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Holloway v. Omaha Work Staffing

United States District Court, D. Nebraska

January 2, 2019

WALTER H. HOLLOWAY, Plaintiff,
v.
OMAHA WORK STAFFING, M&M STAFFING, and RUSSELL MONN, Defendants.

          MEMORANDUM AND ORDER

          Richard G. Kopf Senior United States District Judge.

         After granting Plaintiff leave to proceed in forma pauperis, the court now conducts an initial review of Plaintiff's Complaint (Filing No. 1) and its Supplements (Filing Nos. 6, 8-12) (which were filed without the court's permission[1]) to determine whether summary dismissal is appropriate under 28 U.S.C. § 1915(e)(2).

         I. SUMMARY OF COMPLAINT

         Plaintiff's Complaint and its many “Supplements” are difficult to decipher. As best as the court can tell, and liberally construed, it appears Plaintiff is attempting to sue his employer(s) for failing to pay him minimum and overtime wages in violation of the Fair Labor Standards Act (“FLSA”), 29 U.S.C. §§ 201 et seq. Plaintiff names as defendants two physical locations of Omaha Work Staffing and its owner, as well as M&M Staffing. (Filing No. 1.) Plaintiff alleges that he “never received any partnership income”; that despite having worked for “Corrections” since 1979, he was treated as “hard labor” in 2018 and was “restricted to collect unemployment under rules of my copyrighted memo's of Omaha Work Release and County Corrections”; that “they” are improperly garnishing his wages, causing Plaintiff to be “[b]elow poverty”; that Plaintiff's pay is below minimum wage, he must pay to “use their [sic] transportation, ” he does not receive medical coverage, and he is unable to pay rent, utilities, and collect unemployment; that he “can not survive working over time”; and that a “female manager” failed to give him work. (Filing No. 1.) Plaintiff's “Supplements” to his Complaint (Filing Nos. 6, 8-12) and his Motion to Aquit [sic] and Return Property and Asset's [sic] (Filing No. 7) are completely nonsensical.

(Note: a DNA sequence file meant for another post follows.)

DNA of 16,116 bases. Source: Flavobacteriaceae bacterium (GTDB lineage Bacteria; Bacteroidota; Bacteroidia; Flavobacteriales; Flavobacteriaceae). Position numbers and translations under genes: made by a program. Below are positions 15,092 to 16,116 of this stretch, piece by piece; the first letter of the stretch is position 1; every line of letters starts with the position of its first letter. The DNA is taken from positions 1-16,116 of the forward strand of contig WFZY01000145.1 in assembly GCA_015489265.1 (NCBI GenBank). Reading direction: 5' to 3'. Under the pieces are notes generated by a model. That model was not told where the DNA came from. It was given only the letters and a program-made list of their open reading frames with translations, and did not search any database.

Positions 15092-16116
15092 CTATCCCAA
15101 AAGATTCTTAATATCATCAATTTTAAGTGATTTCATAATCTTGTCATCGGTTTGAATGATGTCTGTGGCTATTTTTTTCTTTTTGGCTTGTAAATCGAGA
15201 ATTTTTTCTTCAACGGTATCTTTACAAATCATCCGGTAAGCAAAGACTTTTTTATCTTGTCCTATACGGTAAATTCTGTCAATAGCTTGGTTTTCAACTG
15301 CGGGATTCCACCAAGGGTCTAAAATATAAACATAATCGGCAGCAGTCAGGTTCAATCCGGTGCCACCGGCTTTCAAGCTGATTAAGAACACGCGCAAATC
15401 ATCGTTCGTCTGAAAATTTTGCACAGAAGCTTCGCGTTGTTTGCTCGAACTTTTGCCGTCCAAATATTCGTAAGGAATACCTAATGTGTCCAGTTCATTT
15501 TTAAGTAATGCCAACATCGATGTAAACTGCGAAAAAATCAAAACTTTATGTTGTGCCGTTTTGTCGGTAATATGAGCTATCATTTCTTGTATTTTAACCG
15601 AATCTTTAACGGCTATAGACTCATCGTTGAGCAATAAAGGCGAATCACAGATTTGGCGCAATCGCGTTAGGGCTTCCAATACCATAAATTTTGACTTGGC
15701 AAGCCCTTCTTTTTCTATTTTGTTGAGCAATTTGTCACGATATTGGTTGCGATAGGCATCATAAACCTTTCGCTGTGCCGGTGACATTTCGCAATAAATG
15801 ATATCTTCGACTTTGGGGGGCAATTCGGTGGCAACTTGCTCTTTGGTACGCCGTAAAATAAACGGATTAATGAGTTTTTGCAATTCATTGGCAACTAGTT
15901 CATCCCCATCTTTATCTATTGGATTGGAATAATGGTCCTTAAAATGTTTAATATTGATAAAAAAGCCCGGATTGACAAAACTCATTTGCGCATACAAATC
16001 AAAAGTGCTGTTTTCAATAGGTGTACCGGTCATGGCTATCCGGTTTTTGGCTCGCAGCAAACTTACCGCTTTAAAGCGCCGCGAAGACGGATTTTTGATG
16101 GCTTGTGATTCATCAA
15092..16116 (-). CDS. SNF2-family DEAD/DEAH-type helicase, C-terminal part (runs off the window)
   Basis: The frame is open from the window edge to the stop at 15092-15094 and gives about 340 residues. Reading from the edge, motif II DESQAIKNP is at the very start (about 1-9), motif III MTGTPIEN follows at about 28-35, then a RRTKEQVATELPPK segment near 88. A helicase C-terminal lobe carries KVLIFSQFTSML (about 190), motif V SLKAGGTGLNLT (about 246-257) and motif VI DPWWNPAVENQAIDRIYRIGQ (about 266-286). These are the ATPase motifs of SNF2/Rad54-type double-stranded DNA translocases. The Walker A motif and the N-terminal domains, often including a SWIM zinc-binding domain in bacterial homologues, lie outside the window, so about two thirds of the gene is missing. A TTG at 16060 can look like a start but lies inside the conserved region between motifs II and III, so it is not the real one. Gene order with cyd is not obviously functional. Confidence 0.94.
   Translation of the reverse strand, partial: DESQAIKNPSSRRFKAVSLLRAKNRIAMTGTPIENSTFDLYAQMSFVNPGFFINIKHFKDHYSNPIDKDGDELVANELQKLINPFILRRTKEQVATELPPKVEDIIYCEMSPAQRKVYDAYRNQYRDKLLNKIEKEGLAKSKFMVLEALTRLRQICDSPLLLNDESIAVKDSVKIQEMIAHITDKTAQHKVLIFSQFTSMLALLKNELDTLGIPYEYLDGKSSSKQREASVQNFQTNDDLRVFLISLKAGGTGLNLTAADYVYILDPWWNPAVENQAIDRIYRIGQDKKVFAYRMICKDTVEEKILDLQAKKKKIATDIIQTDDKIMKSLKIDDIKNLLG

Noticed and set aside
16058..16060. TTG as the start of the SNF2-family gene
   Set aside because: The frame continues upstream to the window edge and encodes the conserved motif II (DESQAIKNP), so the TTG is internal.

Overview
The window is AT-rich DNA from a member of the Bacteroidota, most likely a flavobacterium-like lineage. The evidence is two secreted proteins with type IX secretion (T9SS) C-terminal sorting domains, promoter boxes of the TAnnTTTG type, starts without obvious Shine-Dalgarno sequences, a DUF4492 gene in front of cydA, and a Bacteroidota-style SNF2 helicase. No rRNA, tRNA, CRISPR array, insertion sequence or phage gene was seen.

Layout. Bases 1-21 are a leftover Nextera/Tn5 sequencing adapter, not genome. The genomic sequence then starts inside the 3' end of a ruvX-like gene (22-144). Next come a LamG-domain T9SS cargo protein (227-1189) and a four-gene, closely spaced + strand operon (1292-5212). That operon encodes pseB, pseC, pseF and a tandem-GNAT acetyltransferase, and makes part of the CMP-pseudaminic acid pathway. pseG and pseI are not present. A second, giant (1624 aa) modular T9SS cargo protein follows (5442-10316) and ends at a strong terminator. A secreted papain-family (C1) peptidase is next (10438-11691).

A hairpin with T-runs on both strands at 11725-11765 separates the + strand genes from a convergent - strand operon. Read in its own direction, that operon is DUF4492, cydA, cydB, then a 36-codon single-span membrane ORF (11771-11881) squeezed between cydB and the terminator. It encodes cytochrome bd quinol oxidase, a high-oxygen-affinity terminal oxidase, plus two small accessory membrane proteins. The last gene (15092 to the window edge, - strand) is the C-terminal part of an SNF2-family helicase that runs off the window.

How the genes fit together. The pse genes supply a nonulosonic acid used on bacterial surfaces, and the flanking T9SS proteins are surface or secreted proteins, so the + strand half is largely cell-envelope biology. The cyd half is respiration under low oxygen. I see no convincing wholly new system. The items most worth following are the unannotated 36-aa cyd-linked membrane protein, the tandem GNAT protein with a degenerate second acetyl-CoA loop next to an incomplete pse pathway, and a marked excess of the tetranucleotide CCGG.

II. STANDARDS ON INITIAL REVIEW

         The court is required to review in forma pauperis complaints to determine whether summary dismissal is appropriate. See 28 U.S.C. § 1915(e). The court must dismiss a complaint or any portion of it that states a frivolous or malicious claim, that fails to state a claim upon which relief may be granted, or that seeks monetary relief from a defendant who is immune from such relief. 28 U.S.C. § 1915(e)(2)(B).

         Pro se plaintiffs must set forth enough factual allegations to “nudge[] their claims across the line from conceivable to plausible, ” or “their complaint must be dismissed.” Bell Atlantic Corp. v. Twombly, 550 U.S. 544, 569-70 (2007); see also Ashcroft v. Iqbal, 556 U.S. 662, 678 (2009) (“A claim has facial plausibility when the plaintiff pleads factual content that allows the court to draw the reasonable inference that the defendant is liable for the misconduct alleged.”).

         “The essential function of a complaint under the Federal Rules of Civil Procedure is to give the opposing party ‘fair notice of the nature and basis or grounds for a claim, and a general indication of the type of litigation involved.'” Topchian v. JPMorgan Chase Bank, N.A., 760 F.3d 843, 848 (8th Cir. 2014) (quoting Hopkins v. Saunders, 199 F.3d 968, 973 (8th Cir. 1999)). However, “[a] pro se complaint must be liberally construed, and pro se litigants are held to a lesser pleading standard than other parties.” Topchian, 760 F.3d at 849 (internal quotation marks and citations omitted).